Sydenham Road Under Fives Pre-School is situated in an inner suburb of  South Bristol.  It’s a packaway setting based in a church hall which has no outdoor space. The setting runs for three full days and two half days each week, term time only and caters for a maximum of twenty-four children each day, aged between three and five years, with six staff.

 Jo, the pre-school team leader has worked at the setting for over fifteen years and is passionate about outdoor learning.  With no outside space at the setting Jo and her team  have risen to the challenge of providing wonderful outdoor learning experiences for the children in their care ‘we’ve made really strong links with the local school and with the local cemetery, Arnos Vale’.  Due to Covid the pre-school hasn’t been able to use the school’s facilities but have really made use of the opportunities that Arnos Vale Cemetery can offer.  The Victorian cemetery is a haven for a diverse range of wildlife and a hidden gem covering forty-five acres of inner-city South Bristol.

Jo’s commitment to providing meaningful and positive outdoor learning experiences from children is rooted in her belief that ‘children really do thrive outside.  It’s a whole different world of play to explore and have that freedom to learn’.  With this in mind Jo and her team were determined to find ways of offering quality outdoor play and learning opportunities to their children ‘ I didn’t think we should just draw the line at, because we haven’t got an outside area, that we should bring the outside in.  I think we should just be able to explore and that’s when we started making links with the school and cemetery’.  Jo and her team have managed to turn around what could be considered as a negative and have seen it as a positive ‘It’s a positive that we haven’t got an outside because we have to plan and go out into the world and explore.  We thought, let’s not see it as a negative, that we don’t have an outside area, let’s see it as a positive and go with it’.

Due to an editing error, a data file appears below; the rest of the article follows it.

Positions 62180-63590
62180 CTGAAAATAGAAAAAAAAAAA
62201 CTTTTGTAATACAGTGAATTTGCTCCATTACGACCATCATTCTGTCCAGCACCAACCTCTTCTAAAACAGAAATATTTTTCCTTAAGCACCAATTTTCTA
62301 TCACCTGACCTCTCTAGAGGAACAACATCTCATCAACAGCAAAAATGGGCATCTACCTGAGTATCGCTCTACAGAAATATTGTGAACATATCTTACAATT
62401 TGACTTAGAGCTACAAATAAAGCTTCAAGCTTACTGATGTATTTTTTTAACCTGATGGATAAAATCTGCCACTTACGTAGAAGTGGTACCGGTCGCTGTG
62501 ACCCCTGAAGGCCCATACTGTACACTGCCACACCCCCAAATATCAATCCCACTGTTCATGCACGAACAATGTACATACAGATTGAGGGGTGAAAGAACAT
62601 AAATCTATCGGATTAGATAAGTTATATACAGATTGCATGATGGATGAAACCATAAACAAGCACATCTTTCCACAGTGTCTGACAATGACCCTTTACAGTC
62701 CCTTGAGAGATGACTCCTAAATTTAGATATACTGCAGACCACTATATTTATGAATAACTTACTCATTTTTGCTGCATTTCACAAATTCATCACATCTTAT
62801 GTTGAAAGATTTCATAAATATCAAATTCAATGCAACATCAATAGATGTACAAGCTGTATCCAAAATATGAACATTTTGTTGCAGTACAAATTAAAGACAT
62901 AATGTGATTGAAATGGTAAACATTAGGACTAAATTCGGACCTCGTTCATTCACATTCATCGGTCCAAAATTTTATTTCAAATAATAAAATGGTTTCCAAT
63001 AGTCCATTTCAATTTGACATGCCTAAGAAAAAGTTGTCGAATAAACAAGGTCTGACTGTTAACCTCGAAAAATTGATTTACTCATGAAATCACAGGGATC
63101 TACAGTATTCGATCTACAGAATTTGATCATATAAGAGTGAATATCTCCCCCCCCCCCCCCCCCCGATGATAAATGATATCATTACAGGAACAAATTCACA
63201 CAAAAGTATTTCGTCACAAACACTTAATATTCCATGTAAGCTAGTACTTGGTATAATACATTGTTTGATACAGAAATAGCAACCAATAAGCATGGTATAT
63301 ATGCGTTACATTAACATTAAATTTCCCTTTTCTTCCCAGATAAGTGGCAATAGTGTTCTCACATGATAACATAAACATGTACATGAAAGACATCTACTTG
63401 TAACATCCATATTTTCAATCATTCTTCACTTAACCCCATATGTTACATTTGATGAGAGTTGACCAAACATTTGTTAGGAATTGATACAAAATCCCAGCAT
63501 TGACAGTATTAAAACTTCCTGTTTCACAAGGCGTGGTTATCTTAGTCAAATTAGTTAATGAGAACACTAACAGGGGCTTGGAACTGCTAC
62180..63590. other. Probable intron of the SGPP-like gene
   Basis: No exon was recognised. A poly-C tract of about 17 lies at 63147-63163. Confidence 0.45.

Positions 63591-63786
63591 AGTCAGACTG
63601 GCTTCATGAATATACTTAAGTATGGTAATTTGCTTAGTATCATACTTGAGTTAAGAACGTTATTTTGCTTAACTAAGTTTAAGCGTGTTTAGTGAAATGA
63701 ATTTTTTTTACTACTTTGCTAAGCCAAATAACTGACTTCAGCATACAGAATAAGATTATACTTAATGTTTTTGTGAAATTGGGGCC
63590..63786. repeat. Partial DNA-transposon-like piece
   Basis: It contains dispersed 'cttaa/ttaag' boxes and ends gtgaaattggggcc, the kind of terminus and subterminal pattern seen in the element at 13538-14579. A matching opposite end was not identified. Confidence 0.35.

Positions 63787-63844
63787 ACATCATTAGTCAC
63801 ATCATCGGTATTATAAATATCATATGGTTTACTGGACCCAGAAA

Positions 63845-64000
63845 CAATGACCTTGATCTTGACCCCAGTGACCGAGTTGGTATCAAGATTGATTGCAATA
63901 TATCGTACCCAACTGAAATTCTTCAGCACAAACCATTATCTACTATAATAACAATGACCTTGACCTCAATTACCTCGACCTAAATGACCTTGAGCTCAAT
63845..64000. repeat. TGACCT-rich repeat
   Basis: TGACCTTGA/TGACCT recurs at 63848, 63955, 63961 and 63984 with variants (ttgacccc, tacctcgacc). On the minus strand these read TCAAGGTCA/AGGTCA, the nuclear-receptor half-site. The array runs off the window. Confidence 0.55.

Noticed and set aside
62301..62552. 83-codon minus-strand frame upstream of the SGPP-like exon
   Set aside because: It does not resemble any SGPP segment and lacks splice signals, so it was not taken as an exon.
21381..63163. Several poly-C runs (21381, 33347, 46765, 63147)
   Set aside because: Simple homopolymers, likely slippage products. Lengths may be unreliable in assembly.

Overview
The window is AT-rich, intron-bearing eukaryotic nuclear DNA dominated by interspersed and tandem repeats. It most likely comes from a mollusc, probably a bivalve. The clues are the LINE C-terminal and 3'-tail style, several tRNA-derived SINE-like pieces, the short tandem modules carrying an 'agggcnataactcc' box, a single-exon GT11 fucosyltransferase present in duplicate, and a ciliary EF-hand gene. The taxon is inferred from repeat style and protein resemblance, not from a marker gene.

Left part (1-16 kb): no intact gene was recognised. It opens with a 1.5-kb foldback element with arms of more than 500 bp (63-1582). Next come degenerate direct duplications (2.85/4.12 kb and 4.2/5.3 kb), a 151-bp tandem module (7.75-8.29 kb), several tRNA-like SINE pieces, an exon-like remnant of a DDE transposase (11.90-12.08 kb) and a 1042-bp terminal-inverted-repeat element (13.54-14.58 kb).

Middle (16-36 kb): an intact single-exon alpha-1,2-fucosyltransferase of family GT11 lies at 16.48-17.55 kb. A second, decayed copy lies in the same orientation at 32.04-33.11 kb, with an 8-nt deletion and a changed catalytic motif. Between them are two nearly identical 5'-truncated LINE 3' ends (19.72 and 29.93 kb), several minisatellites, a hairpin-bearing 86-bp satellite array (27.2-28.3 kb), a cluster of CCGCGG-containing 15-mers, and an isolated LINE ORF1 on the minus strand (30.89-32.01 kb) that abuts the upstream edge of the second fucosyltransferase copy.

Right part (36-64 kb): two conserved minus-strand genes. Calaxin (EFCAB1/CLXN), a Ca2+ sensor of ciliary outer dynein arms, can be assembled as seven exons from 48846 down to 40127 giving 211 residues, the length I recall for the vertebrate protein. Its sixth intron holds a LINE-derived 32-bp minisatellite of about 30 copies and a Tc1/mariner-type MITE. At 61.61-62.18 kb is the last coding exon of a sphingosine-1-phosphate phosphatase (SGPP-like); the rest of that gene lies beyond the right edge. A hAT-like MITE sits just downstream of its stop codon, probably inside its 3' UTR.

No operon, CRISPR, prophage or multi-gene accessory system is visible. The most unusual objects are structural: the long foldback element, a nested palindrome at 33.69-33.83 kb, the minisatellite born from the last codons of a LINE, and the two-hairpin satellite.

Arnos Vale have been really accommodating of the pre-school, providing them with their own space within the grounds to use ‘They are amazing!  They have been so supportive of us, they’ve given us our own little plots when we were doing Forest School, we’ve got an allotment there, it’s just a lovely place to be and everyone is really friendly and the children are getting such a lovely experience’. Jo appreciates that a cemetery does sound like an unusual place to choose to take children to play ‘It does sound strange when you say the cemetery, but it really is an amazing place for them to be’.

Within the cemetery Jo and the preschool have three ‘base camps’ that they use, where children can explore and play ‘We don’t tend to rotate them because as soon as the children spend time at one they want to go back there and revisit, so we keep going back until something takes their interest another way.  We do have votes, which means they can decide which way they go around the cemetery’